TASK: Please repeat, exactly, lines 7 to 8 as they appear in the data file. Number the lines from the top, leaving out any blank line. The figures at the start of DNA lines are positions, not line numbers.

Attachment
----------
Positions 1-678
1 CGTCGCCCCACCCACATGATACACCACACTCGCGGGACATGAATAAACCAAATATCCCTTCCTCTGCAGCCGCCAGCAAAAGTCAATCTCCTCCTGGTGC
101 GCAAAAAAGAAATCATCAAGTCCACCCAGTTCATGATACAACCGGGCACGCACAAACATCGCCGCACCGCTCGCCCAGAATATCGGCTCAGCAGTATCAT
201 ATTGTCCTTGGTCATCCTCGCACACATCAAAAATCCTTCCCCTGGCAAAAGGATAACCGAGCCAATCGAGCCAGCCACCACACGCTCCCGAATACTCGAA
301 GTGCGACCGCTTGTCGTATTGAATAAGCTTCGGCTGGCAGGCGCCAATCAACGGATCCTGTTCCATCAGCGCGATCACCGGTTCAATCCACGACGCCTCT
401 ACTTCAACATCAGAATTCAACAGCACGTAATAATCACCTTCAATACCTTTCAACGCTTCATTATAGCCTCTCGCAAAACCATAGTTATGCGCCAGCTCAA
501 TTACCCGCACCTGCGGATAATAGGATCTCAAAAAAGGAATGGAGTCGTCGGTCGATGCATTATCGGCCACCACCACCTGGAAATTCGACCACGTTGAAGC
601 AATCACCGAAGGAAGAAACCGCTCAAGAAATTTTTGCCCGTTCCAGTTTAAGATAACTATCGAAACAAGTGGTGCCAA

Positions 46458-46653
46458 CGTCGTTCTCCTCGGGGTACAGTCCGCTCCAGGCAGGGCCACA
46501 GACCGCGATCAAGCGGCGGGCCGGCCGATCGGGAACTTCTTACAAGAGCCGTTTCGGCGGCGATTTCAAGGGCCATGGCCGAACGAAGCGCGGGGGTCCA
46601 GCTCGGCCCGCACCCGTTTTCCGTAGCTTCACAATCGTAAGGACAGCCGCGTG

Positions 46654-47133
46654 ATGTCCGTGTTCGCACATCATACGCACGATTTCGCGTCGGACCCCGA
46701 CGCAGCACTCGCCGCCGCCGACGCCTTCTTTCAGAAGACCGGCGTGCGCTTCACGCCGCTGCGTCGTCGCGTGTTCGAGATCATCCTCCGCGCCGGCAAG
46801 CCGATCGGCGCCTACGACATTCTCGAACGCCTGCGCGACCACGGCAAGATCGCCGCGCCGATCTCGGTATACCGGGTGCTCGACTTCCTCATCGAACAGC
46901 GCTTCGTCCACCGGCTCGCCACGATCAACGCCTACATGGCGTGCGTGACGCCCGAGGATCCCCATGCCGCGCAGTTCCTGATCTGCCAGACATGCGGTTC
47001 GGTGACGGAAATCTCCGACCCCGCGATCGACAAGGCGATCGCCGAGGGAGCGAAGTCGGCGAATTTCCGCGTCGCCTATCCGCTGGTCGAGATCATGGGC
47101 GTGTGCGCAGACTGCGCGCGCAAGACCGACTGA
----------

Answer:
501 TTACCCGCACCTGCGGATAATAGGATCTCAAAAAAGGAATGGAGTCGTCGGTCGATGCATTATCGGCCACCACCACCTGGAAATTCGACCACGTTGAAGC
601 AATCACCGAAGGAAGAAACCGCTCAAGAAATTTTTGCCCGTTCCAGTTTAAGATAACTATCGAAACAAGTGGTGCCAA